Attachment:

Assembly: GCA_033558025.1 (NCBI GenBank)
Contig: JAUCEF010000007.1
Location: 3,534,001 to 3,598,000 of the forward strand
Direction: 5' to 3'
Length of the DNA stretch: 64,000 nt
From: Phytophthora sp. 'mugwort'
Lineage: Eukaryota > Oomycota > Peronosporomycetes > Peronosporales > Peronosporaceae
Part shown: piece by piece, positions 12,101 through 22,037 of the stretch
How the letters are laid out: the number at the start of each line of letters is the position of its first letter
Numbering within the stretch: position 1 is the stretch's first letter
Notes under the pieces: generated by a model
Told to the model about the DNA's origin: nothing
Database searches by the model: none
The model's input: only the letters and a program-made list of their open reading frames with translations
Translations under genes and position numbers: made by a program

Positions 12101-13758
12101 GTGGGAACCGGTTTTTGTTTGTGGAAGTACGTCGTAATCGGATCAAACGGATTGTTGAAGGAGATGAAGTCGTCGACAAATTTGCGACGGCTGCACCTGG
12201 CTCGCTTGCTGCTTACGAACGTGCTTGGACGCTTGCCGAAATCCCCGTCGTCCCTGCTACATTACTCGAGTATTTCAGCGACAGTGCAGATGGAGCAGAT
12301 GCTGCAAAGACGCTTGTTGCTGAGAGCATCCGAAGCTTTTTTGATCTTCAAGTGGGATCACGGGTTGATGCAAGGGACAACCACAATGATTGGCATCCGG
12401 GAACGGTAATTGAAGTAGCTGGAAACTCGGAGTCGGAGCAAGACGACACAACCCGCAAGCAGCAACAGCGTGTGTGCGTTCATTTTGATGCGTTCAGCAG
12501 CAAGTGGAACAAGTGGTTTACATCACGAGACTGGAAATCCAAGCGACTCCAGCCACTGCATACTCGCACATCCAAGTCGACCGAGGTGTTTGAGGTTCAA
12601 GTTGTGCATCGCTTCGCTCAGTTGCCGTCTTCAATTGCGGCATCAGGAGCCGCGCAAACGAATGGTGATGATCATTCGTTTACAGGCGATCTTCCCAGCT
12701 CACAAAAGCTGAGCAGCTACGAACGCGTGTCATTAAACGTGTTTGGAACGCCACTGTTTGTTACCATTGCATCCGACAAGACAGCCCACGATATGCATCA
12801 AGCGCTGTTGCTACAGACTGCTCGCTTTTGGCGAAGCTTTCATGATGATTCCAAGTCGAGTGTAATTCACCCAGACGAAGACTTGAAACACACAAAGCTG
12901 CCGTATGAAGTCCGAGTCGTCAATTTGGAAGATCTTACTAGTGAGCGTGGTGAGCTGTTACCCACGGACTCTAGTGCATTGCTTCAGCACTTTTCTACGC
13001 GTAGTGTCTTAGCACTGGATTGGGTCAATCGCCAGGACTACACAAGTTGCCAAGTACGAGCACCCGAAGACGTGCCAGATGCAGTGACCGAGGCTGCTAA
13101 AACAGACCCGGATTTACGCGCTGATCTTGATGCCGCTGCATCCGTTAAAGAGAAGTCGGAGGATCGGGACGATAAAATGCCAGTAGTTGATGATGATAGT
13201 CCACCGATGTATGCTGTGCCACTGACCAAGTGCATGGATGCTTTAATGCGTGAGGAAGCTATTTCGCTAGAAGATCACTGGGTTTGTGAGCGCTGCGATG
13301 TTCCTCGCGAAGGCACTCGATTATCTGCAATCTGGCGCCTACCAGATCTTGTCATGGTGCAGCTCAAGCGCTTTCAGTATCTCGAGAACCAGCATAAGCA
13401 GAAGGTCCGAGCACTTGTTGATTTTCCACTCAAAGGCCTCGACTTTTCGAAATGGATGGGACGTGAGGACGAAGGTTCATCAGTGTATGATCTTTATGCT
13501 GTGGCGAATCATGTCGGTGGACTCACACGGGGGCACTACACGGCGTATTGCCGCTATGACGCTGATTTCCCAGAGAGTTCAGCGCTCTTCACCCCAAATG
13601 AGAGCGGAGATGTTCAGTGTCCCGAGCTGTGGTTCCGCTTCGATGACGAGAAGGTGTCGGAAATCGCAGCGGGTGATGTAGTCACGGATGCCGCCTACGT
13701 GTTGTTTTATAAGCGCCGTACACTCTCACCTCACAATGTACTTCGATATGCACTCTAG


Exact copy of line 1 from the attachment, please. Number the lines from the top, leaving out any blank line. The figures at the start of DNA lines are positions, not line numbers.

Assembly: GCA_033558025.1 (NCBI GenBank)